I didn’t really know anything about the startup distillery when I reserved my bottle so I did my due diligence.  I learned about the scientific background of the owners and their successful business, Ferm Solutions, Inc., which provides research, product development, engineering and technical services to the fuel ethanol and distilled spirits industries.  These are the guys who work with over 200 brewers and distilleries worldwide to train and consult on fermentation, bacterial contamination, and distillation.
And now Shane Baker and Pat Heist are using that know-how to produce bourbon that instantly takes on established brands.  They have access to seemingly unlimited proprietary yeast strains, they’re using barrel-entry proof that had been unheard of for 100 years (110 proof for bourbon and 100 proof for rye), they have the discipline to use the sweet mash method instead of the more popular sour mash method, and they had the courage to plan on a single-barrel Bottled-in-Bond bourbon as their first whiskey release.  Plus, unlike so many startups and legacy distillers alike, Wilderness Trail didn’t invent any gimmicky origin story or legends.
The day finally came this past April when Wilderness Trail released its bourbon, which was celebrated with a “Taste of Danville” celebration complete with local food vendors, live music, tours, and—of course—tastings of bourbon and rye.  The majority of Wilderness Trail’s whiskey will continue to age toward a goal of six years, but this first limited edition release of 17 barrels (available with an optional polished wood gift box set) was aged for four years and was reserved for those who signed up early on.
Tasting Notes
Wilderness Trail Single Barrel Kentucky Straight Bourbon Whiskey Bottled in Bond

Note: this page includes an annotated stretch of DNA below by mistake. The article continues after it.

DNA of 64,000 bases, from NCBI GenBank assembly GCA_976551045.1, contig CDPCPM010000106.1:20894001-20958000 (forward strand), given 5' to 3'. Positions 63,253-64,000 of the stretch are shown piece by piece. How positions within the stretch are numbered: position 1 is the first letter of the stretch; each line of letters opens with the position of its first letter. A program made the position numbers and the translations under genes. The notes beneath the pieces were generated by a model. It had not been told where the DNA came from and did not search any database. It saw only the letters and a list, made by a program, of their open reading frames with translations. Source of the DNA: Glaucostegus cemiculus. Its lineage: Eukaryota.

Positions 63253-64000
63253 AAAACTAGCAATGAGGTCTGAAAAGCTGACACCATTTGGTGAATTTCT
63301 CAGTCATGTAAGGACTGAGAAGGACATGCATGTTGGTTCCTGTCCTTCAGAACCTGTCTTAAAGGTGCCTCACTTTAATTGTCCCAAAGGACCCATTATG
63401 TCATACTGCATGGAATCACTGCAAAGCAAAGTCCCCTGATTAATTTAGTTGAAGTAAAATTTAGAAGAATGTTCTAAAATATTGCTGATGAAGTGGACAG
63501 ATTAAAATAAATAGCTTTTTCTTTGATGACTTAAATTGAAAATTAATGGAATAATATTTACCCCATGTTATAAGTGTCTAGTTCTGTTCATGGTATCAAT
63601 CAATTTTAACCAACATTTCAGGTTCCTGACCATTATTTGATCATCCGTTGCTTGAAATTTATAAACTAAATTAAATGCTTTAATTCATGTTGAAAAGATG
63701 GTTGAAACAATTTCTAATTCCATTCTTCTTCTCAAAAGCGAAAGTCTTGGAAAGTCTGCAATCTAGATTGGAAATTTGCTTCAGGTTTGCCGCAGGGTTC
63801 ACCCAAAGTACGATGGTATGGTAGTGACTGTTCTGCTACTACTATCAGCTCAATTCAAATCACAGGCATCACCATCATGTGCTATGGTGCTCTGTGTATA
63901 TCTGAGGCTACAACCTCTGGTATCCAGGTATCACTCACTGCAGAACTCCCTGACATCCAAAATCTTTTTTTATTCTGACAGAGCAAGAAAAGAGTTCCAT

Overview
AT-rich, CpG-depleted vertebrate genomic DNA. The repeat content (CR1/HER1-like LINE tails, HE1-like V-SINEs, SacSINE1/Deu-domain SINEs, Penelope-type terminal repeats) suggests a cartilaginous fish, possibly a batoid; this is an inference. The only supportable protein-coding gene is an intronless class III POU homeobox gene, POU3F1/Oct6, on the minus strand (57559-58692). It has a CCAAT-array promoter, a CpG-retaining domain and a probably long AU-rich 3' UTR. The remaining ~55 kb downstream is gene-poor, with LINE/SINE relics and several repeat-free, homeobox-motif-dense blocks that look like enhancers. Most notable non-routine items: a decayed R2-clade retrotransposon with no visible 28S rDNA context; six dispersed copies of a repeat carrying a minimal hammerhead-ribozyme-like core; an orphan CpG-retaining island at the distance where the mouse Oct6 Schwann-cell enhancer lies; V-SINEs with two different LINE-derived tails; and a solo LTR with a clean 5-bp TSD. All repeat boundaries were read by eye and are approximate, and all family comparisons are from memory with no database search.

Barrel No. 14B28
Wilderness Trail Distillery
4 years
Mash Bill:
64% corn; 24% wheat; 12% malted barley
50% (100 proof)
Brown side of amber.
The aromas are almost all sweet, with prominent caramel and light fruit, vanilla, honey, and sweet spring wildflowers and honeysuckle.  After a little melt, ice changed the aromas to more malt and more herbal.
The flavors are mostly consistent with the aromas, but not as sweet.  Caramel is the backbone again, with added layers of almond, dried fruit, cinnamon, and a slightly leathery, earthy flavor.  I preferred it neat; when I tried it with ice it seemed to taste younger and it lost depth.  But neat it’s easily my favorite new whiskey of 2018.
Not hot, but a nice swell of caramel sweetness and cinnamon spice, drying by the end with a bit of clove for a medium-long finish.
Bottom Line
The future is bright for Wilderness Trail Distillery.  It’s amazing to me that after just four years they’ve surpassed plenty of other brands at the $50 price point that have been aged twice as long.  Maybe it’s the sweet mash or maybe it’s the highest percentage of wheat and lowest barrel-entry proof currently in production.  Or maybe it’s the marriage of science with tradition much in the same way that Dr. James Crow revolutionized the industry when he introduced the scientific discipline of his day.  And it’s a relief to see Wilderness Trial Distillery doing it right by being transparent and starting from scratch with their own distillate.
Don’t miss out on the second release in just a couple more weeks at the Kentucky State BBQ Festival held September 7-9 at Wilderness Trail Distillery.